Rebecca Smith

Rebecca Smith is currently the administrator of gifted and talented programs in Jordan School District. During her 22 years in education, she has served as a classroom teacher, a gifted and talented magnet teacher, a district-wide mentor specialist, and a teacher specialist in a Title 1 school.

 
 
 
 
 
 
 

 

Sheri Sorensen

Sheri Sorensen has been an educator for over 25 years. She has experience as a classroom teacher in traditional and full time gifted elementary classrooms. She was the Gifted Coordinator in Granite District for 9 years and currently is the Associate Director of Advanced Learning and Dual Immersion. Sheri served on the Utah Association for Gifted Children board for 10 years in various positions. In addition, she has been an adjunct faculty member for Utah State University teaching graduate level courses in gifted education. She has served on various state committees advocating for the needs of gifted children.

 
 
 
 
 
 
 

 

Gina Mason

Gina Mason is the Gifted Education Director for the Park City School District. This is her 30th year in education, spending 27 of it in gifted and talented. She has taught in several districts including those in the states of Maine, New Jersey, Ohio and Nevada and finally settling in the mountains of Park City. She is an award-winning teacher. She is the only Gifted Education Teacher in the Clark County Education Hall of Fame; she was named Nevada State Science Teacher of the year in 2005. In 2006 she was the Nevada Presidential Award Winner for Excellence in Science Teaching and had the opportunity to meet the President. The past 8 years she has spent building the Park City Gifted Education program, developing a scope and sequence for Gifted Education with her team, as well as a level of service model.

 
 
 
 

 

Mike Malmrose

Gifted and Talented Specialist in Wasatch School District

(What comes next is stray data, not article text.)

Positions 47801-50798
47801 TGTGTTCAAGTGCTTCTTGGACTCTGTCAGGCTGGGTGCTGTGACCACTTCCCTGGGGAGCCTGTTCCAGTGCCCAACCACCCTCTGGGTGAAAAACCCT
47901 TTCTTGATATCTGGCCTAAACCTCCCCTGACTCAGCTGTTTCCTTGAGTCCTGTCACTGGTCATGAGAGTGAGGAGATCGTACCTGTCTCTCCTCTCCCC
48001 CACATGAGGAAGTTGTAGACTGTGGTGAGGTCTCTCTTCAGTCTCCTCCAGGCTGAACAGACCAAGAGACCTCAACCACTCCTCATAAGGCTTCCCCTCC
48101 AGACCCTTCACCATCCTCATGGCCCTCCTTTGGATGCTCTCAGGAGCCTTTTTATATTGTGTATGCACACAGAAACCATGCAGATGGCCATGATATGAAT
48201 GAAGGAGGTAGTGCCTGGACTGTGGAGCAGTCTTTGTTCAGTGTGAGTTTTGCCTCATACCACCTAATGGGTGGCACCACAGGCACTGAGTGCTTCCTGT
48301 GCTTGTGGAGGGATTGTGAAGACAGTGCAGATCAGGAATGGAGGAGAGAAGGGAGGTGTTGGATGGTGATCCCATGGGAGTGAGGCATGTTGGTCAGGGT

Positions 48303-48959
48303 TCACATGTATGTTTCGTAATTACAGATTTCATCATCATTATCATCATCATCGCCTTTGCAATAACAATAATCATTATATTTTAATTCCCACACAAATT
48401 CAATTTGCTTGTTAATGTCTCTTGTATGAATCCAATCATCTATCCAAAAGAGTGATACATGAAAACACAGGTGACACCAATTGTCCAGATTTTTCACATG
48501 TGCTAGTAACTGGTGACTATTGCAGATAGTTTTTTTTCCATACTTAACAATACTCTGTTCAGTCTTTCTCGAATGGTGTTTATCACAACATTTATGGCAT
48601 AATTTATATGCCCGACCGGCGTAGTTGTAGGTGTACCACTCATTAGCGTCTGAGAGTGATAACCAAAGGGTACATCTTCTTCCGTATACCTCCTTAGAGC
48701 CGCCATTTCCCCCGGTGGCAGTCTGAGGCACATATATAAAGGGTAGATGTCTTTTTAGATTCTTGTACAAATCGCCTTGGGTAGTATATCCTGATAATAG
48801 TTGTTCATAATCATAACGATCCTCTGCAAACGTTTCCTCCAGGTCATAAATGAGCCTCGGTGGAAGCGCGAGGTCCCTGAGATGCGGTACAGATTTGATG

Underachievement and the Gifted Student

A look at the various types and characteristics of underachievement, the possible reasons that it occurs, and ideas for reversing the trend, especially among gifted students.

 

 

Julie Peery

Julie Peery is the principal at Mapleton Elementary in Nebo School District. Previously she taught third and fifth grades, and worked as a Clinical Faculty Associate at BYU, She has a passion for gifted education and elementary mathematics and has an endorsement in both.

 
 
 
 
 
 

RTI - Finding Answers for Advance Learners at Your School

During this session we will review the RTI (Response to Intervention) Model as it applies to the Advanced Learner in the regular classroom. The RTI Model was originally developed for the Challenged Learners in the classroom, but the Model can also be applied to the Faster Learners and should be to provide all students challenges and successes at their level. We will discuss why is it important for Teachers to be aware of possibilities of effectively reaching those Advanced Learners that get it the first time, that don't need a review, that want something delivered faster and harder. We will also review Carol Dwecks studies of Mindsets briefly and how they apply to the RTI Model to bring about success for students and educators as they work together to promote new learning for everyone in the classroom.

 

 

Barbara Langford

Barbara taught in the classroom for 19 years at Orchard Elementary, Manila Elementary and Shelley Elementary. She served in Alpine School District as a TSA training Faculties in the Math Programs of the district. Then from 2008-2013 she served as District Coordinator for the Gifted and Talented Programs. She facilitated testing and placements for Advanced Learners in the A. L. L. Elementary Schools and Middles School Programs throughout the District. She also served as a Member of the UAGC - Utah Association for Gifted Children, an affiliate of the NAGC - National Association for Gifted Children, for those 5 years. Training with Administrators, Teachers, Parents, and Faculties was an ongoing purpose and focus for her each new year. Helping Administrators and Teachers see a vision of the RTI model was a large part of her work her last three years at the District Office. She retired in June of 2014 from the District and now enjoys time with her husband, Les Langford and their 3 daughters, son-in-laws, and 10 grandchildren.

 
 

Exploring the 4 C’s through Social Media

 

 

 

Royce Kimmons

Dr. Royce Kimmons is an Assistant Professor of Instructional Psychology and Technology at Brigham Young University where he studies technology integration in formal settings, open education, and social media. As a former high school teacher and director of an educational outreach center, Dr. Kimmons seeks to connect educational research and institutional practice in ways that are realistic and scalable in real-world schools. More about his work may be found on his website at http://roycekimmons.com.